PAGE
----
Keri Semenko teaches in the Animal Care program in the School of Health and Community Services, bringing her passion for animal behaviour and welfare as well as her expertise in wildlife studies to her courses. Before arriving at Durham College (DC), she spent a number of years in the animal shelter system in Ontario. Keri’s experiences in the sector – and her personality – shines through in her teaching. She is genuine and passionate, and her sense of humor is embedded in her lessons.
Keri engages her students in their learning by “ask[ing] them to think about how the material connects to things they have experienced and the jobs they hope to have. Making the knowledge relevant is key”. She also exposes her students to many different experiences that they may not otherwise have had. She finds it particularly rewarding when a student finds their own passion from what they’ve learned in the program.
“I love to see a new career path appear in front of them”.
Like many of her colleagues, Keri notes that converting course material for remote delivery can be challenging, but also exciting, particularly learning how to do things differently. She’s noticed that, in some ways, there seems to be more connections with her students in the Virtual Classroom than in-person; for instance, students have been using the chat features to “talk” to one another even while she is teaching.
“When you’re teaching in-person the students don’t talk all the time, but they interact more virtually than they would in in-person classes”.
These interactions usually lead to interesting student-initiated discussions. In one class, a student asked a question about an ostrich, which wasn’t part of the lesson. Keri responded to the question and encouraged him to focus on ostriches in his assignments if that was his interest. This is a great example of applying Universal Design for Learning principles!
When asked how she maintains a sense of community in her remote classroom, Keri refers to her easygoing personality, indicating that it’s a fine balance between having control over the environment and giving students the space to engage in the ways that they’re comfortable. Keri frequently uses the discussion boards so that all of her students have an opportunity to provide input, and in synchronous sessions, she uses breakout rooms and the polling tool. Keri notes that everything she’s learnt while delivering her courses remotely “will change my on-campus delivery in that my in-person classes will be more interactive”.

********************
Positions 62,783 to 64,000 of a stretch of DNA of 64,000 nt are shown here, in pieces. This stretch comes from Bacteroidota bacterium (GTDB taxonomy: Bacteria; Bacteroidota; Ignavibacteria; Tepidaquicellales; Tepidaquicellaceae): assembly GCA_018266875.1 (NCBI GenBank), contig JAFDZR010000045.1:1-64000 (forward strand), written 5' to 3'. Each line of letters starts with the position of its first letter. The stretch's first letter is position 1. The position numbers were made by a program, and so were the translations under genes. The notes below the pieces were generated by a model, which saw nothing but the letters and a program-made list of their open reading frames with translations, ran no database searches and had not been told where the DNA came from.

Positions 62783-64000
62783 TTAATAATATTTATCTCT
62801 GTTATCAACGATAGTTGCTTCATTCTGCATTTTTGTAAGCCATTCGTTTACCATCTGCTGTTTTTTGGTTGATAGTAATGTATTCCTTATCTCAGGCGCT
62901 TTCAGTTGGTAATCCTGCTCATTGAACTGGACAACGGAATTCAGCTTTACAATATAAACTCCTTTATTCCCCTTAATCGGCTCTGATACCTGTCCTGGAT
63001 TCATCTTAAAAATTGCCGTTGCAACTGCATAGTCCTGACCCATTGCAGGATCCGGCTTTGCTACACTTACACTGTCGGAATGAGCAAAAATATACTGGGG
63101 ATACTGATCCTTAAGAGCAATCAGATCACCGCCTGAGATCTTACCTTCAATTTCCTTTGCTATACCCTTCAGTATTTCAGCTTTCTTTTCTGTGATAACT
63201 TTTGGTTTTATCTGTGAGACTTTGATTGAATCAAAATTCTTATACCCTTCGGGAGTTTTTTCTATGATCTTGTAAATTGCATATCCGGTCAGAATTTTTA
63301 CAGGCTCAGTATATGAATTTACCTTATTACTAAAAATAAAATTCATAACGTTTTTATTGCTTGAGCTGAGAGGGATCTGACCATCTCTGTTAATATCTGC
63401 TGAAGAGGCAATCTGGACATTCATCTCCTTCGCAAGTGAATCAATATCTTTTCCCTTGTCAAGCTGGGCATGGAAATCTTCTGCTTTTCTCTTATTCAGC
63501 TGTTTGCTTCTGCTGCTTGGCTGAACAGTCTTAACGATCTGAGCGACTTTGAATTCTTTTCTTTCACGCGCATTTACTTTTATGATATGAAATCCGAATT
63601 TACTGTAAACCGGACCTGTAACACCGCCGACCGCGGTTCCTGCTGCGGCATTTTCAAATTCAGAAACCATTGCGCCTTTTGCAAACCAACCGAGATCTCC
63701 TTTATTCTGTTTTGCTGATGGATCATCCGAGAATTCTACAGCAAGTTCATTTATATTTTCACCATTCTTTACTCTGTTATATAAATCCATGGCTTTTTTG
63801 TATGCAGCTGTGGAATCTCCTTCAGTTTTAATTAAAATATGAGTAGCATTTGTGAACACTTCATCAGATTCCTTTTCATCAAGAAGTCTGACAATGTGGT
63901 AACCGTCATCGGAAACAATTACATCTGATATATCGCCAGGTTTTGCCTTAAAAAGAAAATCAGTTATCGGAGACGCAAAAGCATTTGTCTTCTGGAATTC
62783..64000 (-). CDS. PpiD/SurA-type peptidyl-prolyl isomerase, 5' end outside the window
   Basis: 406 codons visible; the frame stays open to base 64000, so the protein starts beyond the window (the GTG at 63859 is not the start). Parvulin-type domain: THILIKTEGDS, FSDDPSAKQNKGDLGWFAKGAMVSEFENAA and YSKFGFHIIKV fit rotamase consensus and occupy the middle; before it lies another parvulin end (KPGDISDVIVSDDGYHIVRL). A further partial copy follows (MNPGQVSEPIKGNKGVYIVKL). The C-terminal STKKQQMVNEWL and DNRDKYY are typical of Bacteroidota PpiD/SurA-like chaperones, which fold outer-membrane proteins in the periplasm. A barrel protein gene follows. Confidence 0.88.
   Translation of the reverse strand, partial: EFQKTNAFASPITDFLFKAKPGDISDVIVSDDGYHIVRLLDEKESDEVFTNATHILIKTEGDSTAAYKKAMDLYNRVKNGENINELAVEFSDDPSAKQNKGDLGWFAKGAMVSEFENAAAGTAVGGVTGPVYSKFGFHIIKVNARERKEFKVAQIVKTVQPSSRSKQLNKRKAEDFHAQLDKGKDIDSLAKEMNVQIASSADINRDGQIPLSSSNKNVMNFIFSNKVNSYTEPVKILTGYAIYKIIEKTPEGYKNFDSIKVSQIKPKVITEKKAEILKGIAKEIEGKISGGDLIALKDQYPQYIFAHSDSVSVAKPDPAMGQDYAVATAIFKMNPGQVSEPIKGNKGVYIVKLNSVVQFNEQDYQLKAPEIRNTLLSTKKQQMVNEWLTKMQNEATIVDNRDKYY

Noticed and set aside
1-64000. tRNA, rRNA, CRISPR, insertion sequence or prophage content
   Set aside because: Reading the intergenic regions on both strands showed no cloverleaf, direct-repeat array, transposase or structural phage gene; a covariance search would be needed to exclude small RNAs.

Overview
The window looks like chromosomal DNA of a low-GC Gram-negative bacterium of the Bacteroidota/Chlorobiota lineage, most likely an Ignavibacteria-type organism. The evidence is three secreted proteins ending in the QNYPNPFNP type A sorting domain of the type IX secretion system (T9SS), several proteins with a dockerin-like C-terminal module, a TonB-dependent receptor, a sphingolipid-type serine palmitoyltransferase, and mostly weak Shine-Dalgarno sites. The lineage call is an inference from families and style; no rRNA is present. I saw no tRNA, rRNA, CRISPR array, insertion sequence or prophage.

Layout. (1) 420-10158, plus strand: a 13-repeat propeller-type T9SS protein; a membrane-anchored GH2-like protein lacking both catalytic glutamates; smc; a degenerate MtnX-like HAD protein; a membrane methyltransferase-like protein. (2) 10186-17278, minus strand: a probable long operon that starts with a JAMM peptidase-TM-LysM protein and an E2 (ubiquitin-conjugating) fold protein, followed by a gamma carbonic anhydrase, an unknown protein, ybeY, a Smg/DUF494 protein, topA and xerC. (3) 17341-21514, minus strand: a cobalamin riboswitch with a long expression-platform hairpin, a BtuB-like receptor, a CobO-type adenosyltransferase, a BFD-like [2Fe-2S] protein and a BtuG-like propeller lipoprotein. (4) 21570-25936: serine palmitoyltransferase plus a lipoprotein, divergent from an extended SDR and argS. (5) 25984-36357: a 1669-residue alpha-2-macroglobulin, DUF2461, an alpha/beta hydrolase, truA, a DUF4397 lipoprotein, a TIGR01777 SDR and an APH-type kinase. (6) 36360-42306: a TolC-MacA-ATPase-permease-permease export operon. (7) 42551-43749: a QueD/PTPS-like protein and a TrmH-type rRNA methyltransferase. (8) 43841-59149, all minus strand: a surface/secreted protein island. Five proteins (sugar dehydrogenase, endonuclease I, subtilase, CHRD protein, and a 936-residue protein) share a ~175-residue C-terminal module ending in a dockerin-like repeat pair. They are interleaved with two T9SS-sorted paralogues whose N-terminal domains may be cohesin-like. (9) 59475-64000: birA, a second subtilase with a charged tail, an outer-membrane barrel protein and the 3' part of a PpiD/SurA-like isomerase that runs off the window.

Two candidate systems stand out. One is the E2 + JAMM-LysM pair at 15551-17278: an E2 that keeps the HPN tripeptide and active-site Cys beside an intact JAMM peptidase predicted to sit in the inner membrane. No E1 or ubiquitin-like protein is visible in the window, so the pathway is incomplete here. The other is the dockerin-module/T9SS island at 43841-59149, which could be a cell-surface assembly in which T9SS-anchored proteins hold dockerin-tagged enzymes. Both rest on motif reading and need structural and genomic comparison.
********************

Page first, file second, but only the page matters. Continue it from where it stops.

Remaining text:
Keri uses the virtual classroom to bring new experiences to students, creating new opportunities that students previously would not have had. For instance, this week, she is hosting a virtual field trip to the Ontario Turtle Conversation Centre, an opportunity that was previously not available to her students, given the transportation costs. Keri has also planned to have a Toronto Zoo staff member as a guest speaker in her course, providing additional learning resources for her students. Keri passionately alludes to “bring[ing] real life experience[s] to the virtual world”. Keri recommends that faculty reach out to their networks and see what new opportunities are available now for virtual field trips or guest lectures.
When asked what advice she has for other professors, she replied:
“Let your students see the passion that you have for what you teach and be yourself. Having a sense of humour is important. And remember back to those teachers who changed your life – you might be that person for a student”.
Keri’s passion for animal care extends outside the DC walls: This year, she was selected as the Program Chair for the Humane Canada’s National Animal Welfare Conference, which is the largest animal welfare conference in Canada – and the first time someone outside the organization has been selected. Keri notes that this “keeps me in touch with the front line of animal welfare and the most up-to-date knowledge in the field”.